Tori Lee Glezos, the first patient to receive a bone-marrow transplant in Orange County, died Monday, 33 days after the radical treatment that doctors hoped would save her life.
The 9-year-old Huntington Beach girl's death "was not related to the bone marrow" transplant, but a result of earlier radiation treatments for a potent cancer that had spread to her lungs, said Laura Johnson, a spokeswoman for Childrens Hospital of Orange County.
"Preliminary studies show that (her cancer) was in remission and that the bone marrow had engrafted successfully," Johnson said.
"She died comfortably and was not in pain," Johnson said. Tori's doctors and family "saw that her lungs were getting weaker and weaker, so I don't think it came as a surprise." Her parents, Mike and Lynne Glezos, were with Tori when she died.
Tori suffered from a highly malignant muscle cancer--called rhabdomyosarcoma--that spread to her lungs, her leg, her spine and elsewhere in her body.
The disease was so widespread that conventional chemotherapy and radiation treatments had become ineffective. Tori's chances of survival were less than 5%, Johnson said.
So her parents--at Tori's strong urging--opted for an aggressive and relatively new form of treatment. Doctors administered extremely high doses of chemotherapy drugs in the hope they would finally destroy the cancer.
That treatment would have been lethal, because it also destroyed the tissue that produces blood cells. But Dr. Mitchell Cairo, director of cancer research at Childrens Hospital, had already harvested and frozen some of Tori's bone marrow to reintroduce to her body.
Susceptible to Infection
After the drug treatment, Cairo thawed the frozen marrow and returned it to Tori intravenously. Over the next few weeks, he said, the marrow would migrate to her bones and take root.
Until her marrow was re-established, though, Tori would be susceptible to life-threatening infections. Indeed, she developed a bacterial infection and pneumonia 10 days after her transplant.
Transfusions and antibiotics carried Tori through that illness, but her condition worsened again over the weekend, her father said.
The extent of Tori's lung cancer--and the earlier radiation treatments to halt it--"made her lungs weak," Johnson said. "They just weren't strong enough that she could keep breathing."
Cairo was reported to be upset by Tori's death and declined to speak publicly Monday. "He has to deal with losing patients all the time," but Tori was a special case, Johnson said.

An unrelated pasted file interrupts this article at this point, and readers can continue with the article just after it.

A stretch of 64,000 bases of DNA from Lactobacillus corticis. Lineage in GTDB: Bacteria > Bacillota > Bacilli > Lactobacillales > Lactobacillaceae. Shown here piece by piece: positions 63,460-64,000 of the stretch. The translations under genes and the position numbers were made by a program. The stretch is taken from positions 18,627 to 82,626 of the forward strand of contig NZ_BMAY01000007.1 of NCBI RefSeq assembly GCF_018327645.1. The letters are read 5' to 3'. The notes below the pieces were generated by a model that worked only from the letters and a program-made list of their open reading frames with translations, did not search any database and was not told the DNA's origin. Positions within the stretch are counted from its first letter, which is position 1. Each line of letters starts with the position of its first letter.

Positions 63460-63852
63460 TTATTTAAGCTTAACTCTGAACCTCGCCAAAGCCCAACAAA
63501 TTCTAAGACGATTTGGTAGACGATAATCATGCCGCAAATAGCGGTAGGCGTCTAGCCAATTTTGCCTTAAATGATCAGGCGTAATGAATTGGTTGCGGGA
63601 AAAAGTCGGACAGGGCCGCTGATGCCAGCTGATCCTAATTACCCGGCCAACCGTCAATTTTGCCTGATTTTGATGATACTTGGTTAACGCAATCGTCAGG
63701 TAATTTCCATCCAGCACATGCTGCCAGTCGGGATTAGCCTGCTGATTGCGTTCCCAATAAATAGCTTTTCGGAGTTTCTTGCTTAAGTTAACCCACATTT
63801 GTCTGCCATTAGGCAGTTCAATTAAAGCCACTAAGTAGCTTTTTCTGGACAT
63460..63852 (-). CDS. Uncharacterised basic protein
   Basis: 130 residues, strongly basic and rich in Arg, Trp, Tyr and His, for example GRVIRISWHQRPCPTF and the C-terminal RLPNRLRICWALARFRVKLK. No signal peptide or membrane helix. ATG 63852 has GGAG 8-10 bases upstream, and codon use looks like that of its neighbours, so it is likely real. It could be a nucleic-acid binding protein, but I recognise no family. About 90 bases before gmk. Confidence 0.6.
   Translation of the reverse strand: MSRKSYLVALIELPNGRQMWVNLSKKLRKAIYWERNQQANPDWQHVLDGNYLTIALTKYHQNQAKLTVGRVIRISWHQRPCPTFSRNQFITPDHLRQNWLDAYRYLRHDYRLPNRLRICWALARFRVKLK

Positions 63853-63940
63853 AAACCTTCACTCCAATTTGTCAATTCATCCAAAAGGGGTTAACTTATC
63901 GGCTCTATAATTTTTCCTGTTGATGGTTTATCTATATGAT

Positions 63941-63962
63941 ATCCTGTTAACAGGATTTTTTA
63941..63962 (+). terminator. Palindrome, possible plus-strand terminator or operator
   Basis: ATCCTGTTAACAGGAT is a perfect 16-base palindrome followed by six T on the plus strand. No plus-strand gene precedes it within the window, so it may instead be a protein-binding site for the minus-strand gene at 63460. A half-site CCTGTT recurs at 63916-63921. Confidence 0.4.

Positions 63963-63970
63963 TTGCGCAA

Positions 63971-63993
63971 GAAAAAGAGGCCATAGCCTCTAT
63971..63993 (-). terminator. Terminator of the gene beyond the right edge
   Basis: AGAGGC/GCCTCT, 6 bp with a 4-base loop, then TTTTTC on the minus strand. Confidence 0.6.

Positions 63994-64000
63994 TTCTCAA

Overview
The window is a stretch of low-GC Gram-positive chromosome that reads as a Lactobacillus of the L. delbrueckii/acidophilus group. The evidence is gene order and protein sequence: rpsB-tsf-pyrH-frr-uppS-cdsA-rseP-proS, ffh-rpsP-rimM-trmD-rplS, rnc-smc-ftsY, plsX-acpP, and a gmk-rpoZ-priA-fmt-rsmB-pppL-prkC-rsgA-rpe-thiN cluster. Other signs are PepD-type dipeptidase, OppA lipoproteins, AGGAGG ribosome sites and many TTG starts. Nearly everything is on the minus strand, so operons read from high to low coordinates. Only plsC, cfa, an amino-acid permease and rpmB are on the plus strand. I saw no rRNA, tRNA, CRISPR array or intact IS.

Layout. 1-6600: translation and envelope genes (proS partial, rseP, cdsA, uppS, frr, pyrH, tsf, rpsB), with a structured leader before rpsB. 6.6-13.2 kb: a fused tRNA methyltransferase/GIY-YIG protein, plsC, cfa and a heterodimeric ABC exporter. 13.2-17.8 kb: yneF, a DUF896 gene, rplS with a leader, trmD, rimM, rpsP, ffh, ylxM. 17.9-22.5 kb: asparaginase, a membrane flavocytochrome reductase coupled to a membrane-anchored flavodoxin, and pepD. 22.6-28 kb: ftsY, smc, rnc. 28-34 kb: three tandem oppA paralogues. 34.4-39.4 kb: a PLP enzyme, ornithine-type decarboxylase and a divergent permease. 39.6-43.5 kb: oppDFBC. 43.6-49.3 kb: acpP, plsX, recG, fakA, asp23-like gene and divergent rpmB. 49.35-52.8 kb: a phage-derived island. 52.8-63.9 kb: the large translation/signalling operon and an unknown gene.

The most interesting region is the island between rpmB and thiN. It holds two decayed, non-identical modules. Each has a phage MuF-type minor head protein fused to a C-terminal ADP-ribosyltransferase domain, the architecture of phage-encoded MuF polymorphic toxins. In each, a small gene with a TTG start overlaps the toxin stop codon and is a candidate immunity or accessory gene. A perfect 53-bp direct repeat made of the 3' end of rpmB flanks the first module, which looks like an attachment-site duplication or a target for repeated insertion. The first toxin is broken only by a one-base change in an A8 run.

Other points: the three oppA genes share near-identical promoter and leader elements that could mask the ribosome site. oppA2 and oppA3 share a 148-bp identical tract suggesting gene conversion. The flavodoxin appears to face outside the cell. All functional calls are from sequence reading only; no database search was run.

"It's very positive that his bone marrow transplant seemingly was successful," she said, "but it was unfortunate, very unfortunate, that something else took her."
Second Patient Well
The county's second bone-marrow transplant patient, a 2 1/2-year-old Santa Ana girl, is "doing extremely well," Johnson said. Her transplant apparently was successful and her cancer seems to be in remission, 25 days after treatment.
A third bone marrow transplant, on a 15-year-old Santa Ana boy, was performed five days ago in the same isolation room that had been Tori's home before she was moved to an intensive care unit.
The third patient is doing well so far, Johnson said. But because he received his brother's bone marrow, rather than his own as in the two previous transplants, the teen-ager faces a greater risk of rejection.
Tori's family will remember her "as a kid who wanted to help everyone," Mike Glezos said Monday. Tori was eager to make friends of the children on the oncology ward and to explain the bone-marrow transplant to those who would undergo the same procedure.
"Tori knew, really, what could happen," he said. "Like we told everybody before, she knew it was her only chance for a cure. She wanted to get the transplant done."
A children's Rosary will be recited at 7 p.m. Wednesday at Saints Simon and Jude Church in Huntington Beach, where a funeral Mass will be celebrated at 10 a.m. Thursday. The family asks that donations in memory of Tori be made to support cancer research at Childrens Hospital of Orange County.